All things considered, I think John would have approved of this morning’s arrangements.
He’d have approved of the setting, the music, the sense of occasion. He would most certainly have approved of the National Anthem featuring in the programme. He would have approved of all of you being here – so many friends and acquaintances, representing so many aspects of his life – though, in truth, he might have wished to see a few more Norwich City scarves being worn.
John would have approved of the fact that fellow students, past students, current students from the school he loved so much are sitting in those North Aisle pews just where he sat as a young grammar school boy from 1959 and, subsequently, as perhaps the proudest member of the Old Burians’ Association we’ve ever known. Yes, he would most definitely have approved of that, of a current generation sitting side-by-side with former generations, a continuum, a tradition that he helped to forge.
A tribute to John Ottley has to deal with a few facts. I’ll get to them in a moment. But the more I talked to people who knew John, in the many dimensions of his life that we celebrate here today, the more obvious it became that whether it was as the earnest and scholarly schoolboy, the talented musician, the meticulous BBC Radio Suffolk receptionist, the dutiful son, the indefatigable Secretary of the Old Burians’ Association, the accompanist to various choirs or organist at various churches – in all of these roles he was essentially the same man, exuding a deep sense of pride and decorum, a love of things being done properly, and a curiosity about other people’s lives and stories – as well as someone we’ll all remember for that audacious booming laugh of his. In fact, if John were here now in person, sitting where you are, I would be pausing at this point to let his laughter reverberate unstoppably down the aisles of this magnificent cathedral that meant so much to him. There has been many a school concert, or Christmas Show, or presentation evening where even if you couldn’t see quite where John was in the darkened auditorium, you soon heard where he was.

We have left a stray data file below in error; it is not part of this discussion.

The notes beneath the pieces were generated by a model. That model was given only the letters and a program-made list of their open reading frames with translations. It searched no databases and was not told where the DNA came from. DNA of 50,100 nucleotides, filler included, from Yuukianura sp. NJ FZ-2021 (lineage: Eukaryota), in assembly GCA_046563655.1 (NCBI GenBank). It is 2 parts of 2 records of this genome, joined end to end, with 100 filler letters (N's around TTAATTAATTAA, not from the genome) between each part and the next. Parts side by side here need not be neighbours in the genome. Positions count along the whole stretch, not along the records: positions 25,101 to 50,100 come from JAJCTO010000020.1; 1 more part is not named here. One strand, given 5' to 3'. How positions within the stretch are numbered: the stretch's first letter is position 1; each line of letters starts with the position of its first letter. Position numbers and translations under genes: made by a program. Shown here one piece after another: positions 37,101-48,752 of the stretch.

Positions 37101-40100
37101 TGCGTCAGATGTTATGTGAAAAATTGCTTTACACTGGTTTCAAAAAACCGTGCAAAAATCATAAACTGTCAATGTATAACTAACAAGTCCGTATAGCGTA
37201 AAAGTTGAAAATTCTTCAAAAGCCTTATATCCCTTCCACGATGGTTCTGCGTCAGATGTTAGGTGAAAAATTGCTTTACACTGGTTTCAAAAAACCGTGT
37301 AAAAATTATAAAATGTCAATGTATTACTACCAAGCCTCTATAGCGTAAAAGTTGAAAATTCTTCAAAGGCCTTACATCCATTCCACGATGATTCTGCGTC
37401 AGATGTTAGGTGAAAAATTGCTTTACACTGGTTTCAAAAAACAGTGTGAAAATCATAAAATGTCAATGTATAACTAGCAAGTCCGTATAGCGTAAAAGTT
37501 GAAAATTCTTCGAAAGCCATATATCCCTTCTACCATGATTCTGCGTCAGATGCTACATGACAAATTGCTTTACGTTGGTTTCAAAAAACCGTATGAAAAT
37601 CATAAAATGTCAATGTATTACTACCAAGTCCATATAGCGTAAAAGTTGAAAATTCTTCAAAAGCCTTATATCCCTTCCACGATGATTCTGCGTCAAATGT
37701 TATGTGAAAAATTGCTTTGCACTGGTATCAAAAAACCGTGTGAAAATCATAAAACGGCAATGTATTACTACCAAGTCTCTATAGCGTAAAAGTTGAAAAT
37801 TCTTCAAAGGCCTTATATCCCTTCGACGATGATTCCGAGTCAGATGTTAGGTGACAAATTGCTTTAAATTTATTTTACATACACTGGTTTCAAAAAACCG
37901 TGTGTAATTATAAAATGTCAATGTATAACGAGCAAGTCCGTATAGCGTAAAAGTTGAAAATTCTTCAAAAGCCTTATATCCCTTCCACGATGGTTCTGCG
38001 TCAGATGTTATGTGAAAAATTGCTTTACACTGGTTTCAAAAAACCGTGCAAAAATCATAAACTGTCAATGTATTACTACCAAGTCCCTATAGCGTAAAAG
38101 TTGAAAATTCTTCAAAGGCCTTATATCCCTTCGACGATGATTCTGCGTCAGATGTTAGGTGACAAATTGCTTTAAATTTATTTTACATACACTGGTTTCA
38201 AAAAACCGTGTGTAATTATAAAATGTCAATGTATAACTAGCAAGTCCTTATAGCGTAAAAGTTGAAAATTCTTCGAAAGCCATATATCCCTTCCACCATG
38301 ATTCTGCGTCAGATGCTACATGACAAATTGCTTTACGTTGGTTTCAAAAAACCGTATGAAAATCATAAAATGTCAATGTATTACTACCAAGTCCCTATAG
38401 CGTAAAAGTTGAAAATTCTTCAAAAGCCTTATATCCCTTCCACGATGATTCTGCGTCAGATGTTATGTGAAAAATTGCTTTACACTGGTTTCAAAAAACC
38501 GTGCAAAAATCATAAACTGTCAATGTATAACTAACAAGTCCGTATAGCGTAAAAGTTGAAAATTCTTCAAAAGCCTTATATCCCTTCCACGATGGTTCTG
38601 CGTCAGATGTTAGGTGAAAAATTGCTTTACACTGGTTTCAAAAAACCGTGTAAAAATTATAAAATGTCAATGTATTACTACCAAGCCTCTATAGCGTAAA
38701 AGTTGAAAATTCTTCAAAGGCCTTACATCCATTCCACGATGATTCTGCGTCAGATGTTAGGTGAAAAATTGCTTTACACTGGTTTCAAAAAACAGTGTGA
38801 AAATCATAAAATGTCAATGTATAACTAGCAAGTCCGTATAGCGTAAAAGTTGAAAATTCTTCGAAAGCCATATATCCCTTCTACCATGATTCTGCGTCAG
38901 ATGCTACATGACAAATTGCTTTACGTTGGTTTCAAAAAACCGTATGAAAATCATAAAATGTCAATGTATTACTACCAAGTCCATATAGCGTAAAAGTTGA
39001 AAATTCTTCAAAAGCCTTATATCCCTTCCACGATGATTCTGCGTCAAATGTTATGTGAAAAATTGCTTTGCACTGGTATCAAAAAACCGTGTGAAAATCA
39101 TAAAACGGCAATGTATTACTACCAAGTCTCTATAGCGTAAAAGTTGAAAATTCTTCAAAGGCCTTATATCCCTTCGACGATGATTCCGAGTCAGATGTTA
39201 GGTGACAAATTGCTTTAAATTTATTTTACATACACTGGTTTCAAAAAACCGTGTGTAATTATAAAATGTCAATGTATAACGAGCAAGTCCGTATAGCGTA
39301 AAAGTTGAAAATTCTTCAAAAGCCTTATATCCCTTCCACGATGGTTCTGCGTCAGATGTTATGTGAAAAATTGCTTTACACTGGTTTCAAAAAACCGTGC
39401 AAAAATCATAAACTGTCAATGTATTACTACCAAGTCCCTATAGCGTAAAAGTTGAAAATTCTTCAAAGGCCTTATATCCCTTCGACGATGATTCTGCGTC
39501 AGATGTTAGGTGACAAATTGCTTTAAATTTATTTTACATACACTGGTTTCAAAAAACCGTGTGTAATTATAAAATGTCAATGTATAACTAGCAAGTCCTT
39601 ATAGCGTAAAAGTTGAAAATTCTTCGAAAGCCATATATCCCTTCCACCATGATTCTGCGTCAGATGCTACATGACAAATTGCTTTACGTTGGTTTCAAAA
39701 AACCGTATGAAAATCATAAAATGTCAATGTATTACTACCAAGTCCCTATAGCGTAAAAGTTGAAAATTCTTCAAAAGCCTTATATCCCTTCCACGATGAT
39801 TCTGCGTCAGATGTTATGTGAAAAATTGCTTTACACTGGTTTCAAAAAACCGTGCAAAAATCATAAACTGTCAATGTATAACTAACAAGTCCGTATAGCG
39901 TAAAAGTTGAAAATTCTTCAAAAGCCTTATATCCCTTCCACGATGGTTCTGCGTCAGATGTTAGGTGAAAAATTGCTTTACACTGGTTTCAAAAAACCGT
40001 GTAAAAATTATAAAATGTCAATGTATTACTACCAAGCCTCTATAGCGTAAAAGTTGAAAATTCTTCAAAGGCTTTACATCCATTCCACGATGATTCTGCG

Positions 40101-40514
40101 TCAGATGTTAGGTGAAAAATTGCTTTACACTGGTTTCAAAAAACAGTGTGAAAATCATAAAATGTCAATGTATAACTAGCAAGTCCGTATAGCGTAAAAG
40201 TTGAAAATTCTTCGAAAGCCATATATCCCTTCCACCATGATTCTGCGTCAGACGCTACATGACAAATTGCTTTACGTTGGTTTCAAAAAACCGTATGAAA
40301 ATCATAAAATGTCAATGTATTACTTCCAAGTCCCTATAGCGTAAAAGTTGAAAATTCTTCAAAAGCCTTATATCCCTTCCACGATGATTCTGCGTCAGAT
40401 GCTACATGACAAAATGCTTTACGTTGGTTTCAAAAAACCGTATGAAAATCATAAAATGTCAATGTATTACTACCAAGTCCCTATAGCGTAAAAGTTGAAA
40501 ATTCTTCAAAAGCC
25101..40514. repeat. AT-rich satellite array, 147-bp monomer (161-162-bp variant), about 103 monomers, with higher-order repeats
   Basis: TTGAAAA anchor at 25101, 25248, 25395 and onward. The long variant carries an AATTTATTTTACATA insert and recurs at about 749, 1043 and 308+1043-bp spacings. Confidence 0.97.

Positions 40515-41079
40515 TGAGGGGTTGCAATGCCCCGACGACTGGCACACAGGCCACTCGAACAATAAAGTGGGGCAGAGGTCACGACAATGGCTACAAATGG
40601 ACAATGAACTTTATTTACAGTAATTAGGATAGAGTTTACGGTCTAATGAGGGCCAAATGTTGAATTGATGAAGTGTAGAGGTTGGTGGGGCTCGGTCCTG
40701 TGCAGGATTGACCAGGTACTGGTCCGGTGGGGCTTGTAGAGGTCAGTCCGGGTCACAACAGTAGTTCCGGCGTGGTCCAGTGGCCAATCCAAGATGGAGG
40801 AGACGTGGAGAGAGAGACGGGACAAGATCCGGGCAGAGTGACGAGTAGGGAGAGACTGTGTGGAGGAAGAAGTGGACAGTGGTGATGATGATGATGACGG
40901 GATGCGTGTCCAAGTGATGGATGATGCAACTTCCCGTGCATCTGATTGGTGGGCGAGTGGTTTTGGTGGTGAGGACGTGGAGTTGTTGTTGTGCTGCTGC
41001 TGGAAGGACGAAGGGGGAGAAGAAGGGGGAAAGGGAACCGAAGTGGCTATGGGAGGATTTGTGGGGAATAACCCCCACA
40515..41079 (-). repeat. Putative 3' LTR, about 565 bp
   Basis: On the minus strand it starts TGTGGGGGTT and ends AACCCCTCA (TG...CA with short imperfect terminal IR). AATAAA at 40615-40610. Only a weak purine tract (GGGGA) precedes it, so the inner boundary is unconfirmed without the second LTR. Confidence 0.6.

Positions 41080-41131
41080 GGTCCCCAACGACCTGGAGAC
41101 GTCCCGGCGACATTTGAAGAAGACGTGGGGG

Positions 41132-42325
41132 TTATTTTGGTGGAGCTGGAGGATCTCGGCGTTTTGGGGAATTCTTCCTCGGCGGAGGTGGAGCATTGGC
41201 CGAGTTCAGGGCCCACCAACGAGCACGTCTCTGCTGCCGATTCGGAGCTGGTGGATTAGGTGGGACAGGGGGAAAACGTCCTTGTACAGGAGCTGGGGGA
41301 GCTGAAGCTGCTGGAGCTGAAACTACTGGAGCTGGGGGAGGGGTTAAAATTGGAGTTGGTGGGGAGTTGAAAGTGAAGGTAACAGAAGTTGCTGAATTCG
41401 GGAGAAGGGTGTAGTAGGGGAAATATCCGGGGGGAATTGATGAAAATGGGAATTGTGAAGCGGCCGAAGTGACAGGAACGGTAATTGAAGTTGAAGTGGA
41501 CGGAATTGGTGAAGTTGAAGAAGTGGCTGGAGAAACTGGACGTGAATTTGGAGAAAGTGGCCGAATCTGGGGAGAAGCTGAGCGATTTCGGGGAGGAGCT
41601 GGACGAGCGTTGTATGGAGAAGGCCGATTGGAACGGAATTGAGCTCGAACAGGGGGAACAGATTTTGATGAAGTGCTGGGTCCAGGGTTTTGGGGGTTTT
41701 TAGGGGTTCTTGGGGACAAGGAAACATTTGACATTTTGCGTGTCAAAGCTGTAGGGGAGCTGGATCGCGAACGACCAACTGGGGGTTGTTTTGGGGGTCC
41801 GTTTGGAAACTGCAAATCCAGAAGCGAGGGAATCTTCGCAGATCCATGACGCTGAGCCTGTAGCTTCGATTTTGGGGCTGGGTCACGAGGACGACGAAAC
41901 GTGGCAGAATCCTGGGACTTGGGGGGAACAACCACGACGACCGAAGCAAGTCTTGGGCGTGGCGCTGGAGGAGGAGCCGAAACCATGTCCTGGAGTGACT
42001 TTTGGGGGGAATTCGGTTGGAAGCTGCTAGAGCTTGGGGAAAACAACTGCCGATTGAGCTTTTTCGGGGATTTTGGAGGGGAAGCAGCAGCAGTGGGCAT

Almost no one here knew all the different public dimensions of John Ottley – his student life, his working life, and his rich web of outside interests. Yet John is what brings us here and unites us. We all knew him and yet there may be aspects of his life we didn’t know.
John was born in February 1947 in the nearby village of Rougham, in the house where he lived for most of his life. His father was employed on the Rougham Estate where he never drove a tractor but – giving us a glimpse into a way of Suffolk life that is closer than we might have realised – his father worked with heavy horses until he retired.
John was a schoolboy at Rougham Primary from 1952 to 1958. One of his school friends, Barry Thomas, is, I believe, here today. John had a year at Beyton Secondary Modern School before – with enormous pride – gaining a place at King Edward VI Grammar School – or, as it was accurately called then, and less accurately now, simply KEGS. He was a student there on the Vinefields site from 1959 to 1965. Here he was studious and remembered also for his sense of humour, being taught by a panoply of teachers who were rarely known to the boys by anything other than their madcap nicknames, including the legendary female Biology teacher Miss Kilpatrick known by the boys simply as ‘Sir’. At the Grammar School, John studied O-levels in English Language, Literature, Maths, Geography, History, French, Spanish and Latin. But in truth it was Music that was his passion and he studied this for a year at A-level in the Sixth Form, whilst also for three years receiving organ lessons here in the Cathedral from one Harrison Oxley – an early link with this cathedral church that John always maintained.